Over 100 descendants of Te Arawa chief Pikiao are retracing the footsteps of their ancestor to his ancient settlement at the ancestral Waikato mountain of Taupiri.
This is the first time the Ngāti Pikiao members will see the ancient abode since their forebears' arrival there 600 years ago.
These children are walking the pathway of their esteemed chief to his ancient Te Ao Whaaki Pā that stood here centuries ago.
“I'm overjoyed to be a part of this journey,” says student Matiu Mear (Ngāti Pikiao, Ngāti Whakaue).
“We've done many good activities. We are following in the footsteps of our ancestor Pikiao”.
Taupiri Marae is hosting 80 students from Te Kura o Whangamarino to reconnect them to their genealogy within the region of Waikato and the king movement.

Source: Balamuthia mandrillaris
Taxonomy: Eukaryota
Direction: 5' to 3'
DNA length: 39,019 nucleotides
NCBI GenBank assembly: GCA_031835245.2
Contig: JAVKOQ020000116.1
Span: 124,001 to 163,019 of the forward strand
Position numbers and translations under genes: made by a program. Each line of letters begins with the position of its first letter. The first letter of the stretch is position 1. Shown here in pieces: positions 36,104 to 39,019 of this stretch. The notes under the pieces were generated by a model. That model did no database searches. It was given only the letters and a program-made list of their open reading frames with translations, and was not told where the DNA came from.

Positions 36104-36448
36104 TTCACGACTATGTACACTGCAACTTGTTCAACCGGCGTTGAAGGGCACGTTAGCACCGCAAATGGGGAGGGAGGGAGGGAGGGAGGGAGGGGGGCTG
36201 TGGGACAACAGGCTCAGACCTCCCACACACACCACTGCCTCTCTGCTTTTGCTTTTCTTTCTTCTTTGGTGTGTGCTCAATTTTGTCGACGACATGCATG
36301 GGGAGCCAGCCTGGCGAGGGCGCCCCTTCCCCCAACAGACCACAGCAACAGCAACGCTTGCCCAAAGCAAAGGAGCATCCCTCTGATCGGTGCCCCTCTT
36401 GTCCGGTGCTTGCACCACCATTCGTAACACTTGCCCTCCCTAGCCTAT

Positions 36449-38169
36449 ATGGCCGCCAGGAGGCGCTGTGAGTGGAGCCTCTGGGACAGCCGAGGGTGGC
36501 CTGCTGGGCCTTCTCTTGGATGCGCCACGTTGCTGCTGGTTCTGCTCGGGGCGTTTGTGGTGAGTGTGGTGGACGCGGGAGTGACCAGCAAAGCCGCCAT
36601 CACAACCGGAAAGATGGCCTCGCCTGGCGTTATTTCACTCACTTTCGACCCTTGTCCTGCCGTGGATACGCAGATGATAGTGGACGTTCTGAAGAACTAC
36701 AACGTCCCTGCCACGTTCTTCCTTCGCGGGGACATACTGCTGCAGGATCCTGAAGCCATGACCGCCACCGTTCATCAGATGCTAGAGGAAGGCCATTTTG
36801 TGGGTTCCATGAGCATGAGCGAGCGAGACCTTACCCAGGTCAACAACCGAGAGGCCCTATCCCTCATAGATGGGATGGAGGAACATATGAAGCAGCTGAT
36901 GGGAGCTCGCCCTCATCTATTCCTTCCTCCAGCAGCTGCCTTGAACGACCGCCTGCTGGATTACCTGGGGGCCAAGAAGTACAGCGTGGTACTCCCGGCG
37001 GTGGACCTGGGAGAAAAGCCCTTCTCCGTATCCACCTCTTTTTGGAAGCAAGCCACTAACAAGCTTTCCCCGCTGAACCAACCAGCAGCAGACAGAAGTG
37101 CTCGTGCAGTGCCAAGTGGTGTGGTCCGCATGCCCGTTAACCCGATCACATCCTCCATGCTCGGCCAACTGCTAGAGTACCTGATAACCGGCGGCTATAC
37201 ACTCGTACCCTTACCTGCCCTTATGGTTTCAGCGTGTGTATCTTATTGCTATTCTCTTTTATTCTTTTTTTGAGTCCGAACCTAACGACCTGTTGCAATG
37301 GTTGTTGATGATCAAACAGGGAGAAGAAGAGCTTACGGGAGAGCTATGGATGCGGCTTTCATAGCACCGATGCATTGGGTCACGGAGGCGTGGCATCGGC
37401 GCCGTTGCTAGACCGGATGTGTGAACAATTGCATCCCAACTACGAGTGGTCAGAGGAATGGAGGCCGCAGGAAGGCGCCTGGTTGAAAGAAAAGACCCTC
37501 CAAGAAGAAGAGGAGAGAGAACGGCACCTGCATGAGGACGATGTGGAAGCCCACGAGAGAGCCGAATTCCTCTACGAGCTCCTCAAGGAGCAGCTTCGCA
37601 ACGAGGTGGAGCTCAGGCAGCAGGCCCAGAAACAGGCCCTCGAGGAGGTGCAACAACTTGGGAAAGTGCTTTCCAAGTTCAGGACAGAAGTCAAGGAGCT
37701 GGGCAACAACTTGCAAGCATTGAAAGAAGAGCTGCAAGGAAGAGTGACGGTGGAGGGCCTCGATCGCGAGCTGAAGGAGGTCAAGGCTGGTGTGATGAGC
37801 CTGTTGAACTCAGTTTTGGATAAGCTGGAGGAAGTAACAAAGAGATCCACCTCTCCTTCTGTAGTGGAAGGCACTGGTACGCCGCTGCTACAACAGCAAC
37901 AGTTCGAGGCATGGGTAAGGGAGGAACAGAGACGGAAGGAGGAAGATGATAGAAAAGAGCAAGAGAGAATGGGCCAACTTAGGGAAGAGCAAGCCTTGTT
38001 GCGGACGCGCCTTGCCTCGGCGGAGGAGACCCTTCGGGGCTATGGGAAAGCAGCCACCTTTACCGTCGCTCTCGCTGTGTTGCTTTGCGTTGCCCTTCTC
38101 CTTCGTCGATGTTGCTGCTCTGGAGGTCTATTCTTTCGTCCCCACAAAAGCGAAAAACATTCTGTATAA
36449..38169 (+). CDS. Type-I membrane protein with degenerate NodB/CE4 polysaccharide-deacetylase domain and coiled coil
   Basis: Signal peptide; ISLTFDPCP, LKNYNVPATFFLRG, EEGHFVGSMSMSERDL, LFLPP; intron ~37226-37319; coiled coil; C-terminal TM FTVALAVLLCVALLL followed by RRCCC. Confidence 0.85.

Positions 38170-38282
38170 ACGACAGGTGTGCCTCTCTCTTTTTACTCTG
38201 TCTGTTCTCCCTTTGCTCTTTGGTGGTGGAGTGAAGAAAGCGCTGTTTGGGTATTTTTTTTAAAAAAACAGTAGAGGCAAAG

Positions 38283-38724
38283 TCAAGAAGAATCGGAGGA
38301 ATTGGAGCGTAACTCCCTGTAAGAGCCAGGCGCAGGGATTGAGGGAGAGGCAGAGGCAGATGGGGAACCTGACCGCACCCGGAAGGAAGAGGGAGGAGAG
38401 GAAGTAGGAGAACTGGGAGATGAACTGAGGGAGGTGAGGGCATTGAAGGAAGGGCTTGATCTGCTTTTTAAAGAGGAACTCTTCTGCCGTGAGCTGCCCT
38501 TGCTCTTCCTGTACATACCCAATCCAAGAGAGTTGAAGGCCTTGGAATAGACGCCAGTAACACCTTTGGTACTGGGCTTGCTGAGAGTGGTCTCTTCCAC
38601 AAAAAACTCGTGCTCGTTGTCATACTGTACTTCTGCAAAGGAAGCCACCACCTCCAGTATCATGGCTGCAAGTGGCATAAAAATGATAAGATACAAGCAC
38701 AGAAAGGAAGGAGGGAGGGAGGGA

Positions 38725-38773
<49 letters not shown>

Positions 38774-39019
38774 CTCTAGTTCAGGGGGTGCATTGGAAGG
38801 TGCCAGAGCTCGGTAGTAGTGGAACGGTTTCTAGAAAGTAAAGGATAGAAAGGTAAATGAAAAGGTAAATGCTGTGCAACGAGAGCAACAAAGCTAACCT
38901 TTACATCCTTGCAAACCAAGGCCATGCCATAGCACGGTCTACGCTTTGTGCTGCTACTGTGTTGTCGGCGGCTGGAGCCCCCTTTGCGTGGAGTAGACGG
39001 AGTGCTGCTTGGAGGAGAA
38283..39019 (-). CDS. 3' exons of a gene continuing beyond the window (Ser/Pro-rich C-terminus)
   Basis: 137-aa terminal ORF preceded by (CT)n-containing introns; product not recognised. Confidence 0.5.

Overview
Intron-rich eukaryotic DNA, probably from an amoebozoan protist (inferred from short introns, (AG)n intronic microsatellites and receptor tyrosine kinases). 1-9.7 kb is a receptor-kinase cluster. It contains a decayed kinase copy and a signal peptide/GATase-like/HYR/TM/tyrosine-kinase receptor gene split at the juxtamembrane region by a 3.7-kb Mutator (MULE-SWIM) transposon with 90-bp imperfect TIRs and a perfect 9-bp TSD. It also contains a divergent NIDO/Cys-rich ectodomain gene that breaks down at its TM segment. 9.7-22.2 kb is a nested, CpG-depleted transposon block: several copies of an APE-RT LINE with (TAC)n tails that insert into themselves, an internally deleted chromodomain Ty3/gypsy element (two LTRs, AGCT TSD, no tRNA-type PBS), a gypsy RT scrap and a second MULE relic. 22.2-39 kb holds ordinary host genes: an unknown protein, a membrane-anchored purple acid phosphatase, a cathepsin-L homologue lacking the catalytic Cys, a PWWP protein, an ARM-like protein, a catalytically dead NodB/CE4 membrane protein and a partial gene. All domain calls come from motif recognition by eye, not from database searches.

“Before Pikiao left Te Arawa, his father, Kawatapuarangi said, "...who will take my fame abroad?" Hence Pikiao came here to find a new wife,” says marae elder, Hone Nuku Tarawhiti.
“This is for our children and future leaders,” says Te Kura o Whangamarino total immersion teacher, Rehua Mihaka.
“Therefore they will maintain the historical stories and retell them to generations to come”.
Six centuries ago, Pikiao came to Waikato in search of a wife to bear him a son. He left Te Ao Whaaki and travelled to Pirongia where he met his second wife, Rereiao.
“They had a son, Hekemaru- from Hekemaru- was the male line of descent, the male lineage of the Kiingitanga that displayed through the carvings on our meeting house,” says Tarawhiti.
Following their trek here at Taupiri mountain, the Ngāti Pikiao descendants will retrace the footsteps of their chief to Pirongia tomorrow.